Tilton “Pork Chop” Holt Jr. proudly displays his 3-foot trophy as he makes a triumphant return to Wilmington. Holt had just won the 1950 VFW National Marbles Championship at a three-day competition in Eaton Rapids, Michigan. An account of the tournament and five photos of Holt appeared in the June 26, 1950, issue of Life magazine. The article said the title match “ranked with the most exciting in marble history.” Holt, who won city and state titles to qualify for the national championship, was the only undefeated player entering the finals, where he beat Gordon Rowse from Utah, then was promptly picked up and carried by his fellow competitors. As champ, Holt won a motorbike, an electric clock and a three-day trip to New York City, where he was to appear on radio and TV. Described as an “unruffled 12-year-old,” Holt was photographed with his new motorbike, saying, “Fill it up with gas and I’ll drive it back home.”
A man dressed in a space suit (no, it’s not the Michelin Man) promotes a new movie, “Destination Moon,” to be shown at the Arcadia Theater at 500 Market St. in Wilmington. At the time this photo was taken in late December 1953, the space race was a hot topic as the Cold War heated up between the United States and Russia.
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Documenting a scene that played out in cities across the United States, this photo taken on May 8, 1945 (V-E Day), captures celebratory streamers and confetti falling along Tenth and Market streets in Wilmington as folks celebrate the news that the Allies were victorious in Europe in World War II. The United Cigar store in the background was a popular gathering spot for attorneys who worked in the city, according to “Richards, Layton & Finger: An Illustrated History” by William Lanouette. The store, located on the first floor of the North American Building, had a soda fountain and 12 small tables, Lanouette writes. The North American Building served as offices for many solo practitioners during the late 1940s through the late 1960s.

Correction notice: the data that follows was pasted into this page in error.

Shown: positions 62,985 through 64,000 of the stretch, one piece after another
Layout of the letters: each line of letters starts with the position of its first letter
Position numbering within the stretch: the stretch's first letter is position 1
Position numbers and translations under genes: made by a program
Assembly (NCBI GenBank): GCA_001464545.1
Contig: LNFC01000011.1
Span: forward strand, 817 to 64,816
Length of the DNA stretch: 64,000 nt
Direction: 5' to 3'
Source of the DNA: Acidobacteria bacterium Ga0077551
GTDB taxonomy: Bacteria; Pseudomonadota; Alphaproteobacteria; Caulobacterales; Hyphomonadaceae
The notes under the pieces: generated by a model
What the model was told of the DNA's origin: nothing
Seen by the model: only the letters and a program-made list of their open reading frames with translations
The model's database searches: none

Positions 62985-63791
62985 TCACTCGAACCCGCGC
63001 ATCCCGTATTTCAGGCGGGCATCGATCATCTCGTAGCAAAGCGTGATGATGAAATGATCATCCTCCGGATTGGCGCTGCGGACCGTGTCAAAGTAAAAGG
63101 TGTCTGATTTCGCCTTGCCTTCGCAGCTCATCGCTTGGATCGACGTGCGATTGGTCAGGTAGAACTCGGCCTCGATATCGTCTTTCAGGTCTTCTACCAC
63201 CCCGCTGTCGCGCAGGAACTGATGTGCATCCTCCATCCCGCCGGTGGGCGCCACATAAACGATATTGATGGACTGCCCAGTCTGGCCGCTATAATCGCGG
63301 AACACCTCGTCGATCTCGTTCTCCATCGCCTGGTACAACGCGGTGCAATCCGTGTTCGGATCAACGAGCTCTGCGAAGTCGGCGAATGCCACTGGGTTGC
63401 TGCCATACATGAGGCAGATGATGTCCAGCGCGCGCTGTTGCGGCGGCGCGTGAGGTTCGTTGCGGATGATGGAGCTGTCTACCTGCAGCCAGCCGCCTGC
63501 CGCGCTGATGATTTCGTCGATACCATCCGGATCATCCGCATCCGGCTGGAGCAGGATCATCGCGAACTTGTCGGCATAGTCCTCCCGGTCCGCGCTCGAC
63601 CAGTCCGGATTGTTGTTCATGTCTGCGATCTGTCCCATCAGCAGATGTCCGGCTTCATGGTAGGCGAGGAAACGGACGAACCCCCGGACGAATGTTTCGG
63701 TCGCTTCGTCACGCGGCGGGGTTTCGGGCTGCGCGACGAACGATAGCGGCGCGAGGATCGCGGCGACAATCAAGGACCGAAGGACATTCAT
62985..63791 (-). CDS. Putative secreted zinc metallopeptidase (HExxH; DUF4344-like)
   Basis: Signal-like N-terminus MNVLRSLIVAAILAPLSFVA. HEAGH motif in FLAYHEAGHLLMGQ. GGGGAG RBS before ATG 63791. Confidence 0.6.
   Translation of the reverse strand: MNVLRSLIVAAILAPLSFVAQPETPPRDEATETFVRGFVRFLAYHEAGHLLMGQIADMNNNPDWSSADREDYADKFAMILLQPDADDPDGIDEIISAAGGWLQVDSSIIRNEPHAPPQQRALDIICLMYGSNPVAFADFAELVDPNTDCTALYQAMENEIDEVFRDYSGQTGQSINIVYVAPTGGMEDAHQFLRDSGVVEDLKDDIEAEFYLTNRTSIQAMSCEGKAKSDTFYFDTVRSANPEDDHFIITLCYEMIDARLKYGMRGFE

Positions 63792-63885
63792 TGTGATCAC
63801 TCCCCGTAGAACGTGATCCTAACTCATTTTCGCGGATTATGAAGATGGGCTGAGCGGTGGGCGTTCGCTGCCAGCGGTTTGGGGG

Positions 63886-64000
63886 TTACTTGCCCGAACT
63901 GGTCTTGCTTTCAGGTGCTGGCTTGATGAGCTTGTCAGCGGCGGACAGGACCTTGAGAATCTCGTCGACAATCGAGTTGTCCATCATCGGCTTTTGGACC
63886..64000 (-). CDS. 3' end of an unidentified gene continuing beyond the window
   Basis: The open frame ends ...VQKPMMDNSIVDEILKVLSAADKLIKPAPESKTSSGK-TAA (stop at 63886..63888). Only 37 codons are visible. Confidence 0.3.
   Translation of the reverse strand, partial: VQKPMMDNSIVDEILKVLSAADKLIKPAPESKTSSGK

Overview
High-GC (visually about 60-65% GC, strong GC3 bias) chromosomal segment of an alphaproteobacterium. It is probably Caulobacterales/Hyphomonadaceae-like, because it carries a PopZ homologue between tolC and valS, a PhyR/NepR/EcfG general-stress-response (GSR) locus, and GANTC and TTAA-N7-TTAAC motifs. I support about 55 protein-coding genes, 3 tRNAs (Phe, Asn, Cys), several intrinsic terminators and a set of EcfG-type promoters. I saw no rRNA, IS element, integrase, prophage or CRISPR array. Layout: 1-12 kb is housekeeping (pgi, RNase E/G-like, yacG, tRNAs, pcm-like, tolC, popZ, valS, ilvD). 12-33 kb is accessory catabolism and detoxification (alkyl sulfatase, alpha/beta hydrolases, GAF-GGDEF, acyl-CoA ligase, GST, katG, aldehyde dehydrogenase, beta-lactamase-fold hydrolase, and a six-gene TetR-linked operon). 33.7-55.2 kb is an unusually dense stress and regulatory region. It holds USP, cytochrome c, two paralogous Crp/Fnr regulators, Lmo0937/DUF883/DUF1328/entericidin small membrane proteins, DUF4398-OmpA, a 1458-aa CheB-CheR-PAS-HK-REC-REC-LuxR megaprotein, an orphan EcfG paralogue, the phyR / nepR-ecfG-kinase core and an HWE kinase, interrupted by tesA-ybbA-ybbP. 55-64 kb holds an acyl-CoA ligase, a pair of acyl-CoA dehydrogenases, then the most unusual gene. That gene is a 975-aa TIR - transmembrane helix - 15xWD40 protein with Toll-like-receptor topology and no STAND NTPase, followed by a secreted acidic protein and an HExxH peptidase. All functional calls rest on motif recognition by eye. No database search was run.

Like many small towns across the First State, Lewes held annual Fourth of July festivities. The Lewes Chamber of Commerce planned the 1950 celebration, which included closing Second Street—the hub of the town’s business district—at 10 a.m. Events included all kinds of races, climbing a greasy pole, a pie-eating contest, and a baby and bicycle parade. About 500 people took part in the celebration. Winners of the 1950 pie-eating contest were Ralph Hazel, Ronald Hazel and Billy Aiken, pictured above with their fruit-covered faces.
These two freshmen at the University of Delaware in 1951 experience freshman week in two very different ways. UD had become permanently coeducational in 1945 when the university’s Women’s College merged with the men’s. Despite the move, life on campus remained relatively conservative throughout the decade. According to “The University of Delaware: A History” by UD historian John A. Munroe, a dress code that had been approved by the Student Government Association “was strictly enforced, and in the 1950s and early 1960s when students on many campuses were adopting an informal attire that seemed scruffy to their elders, Delaware students still went to class attired ‘properly.’” Munroe continues, “No women, for instance, could enter the library in pants except in examination periods.” By the way, 1,722 students were enrolled at UD in 1951-52. Today, that number exceeds 21,000.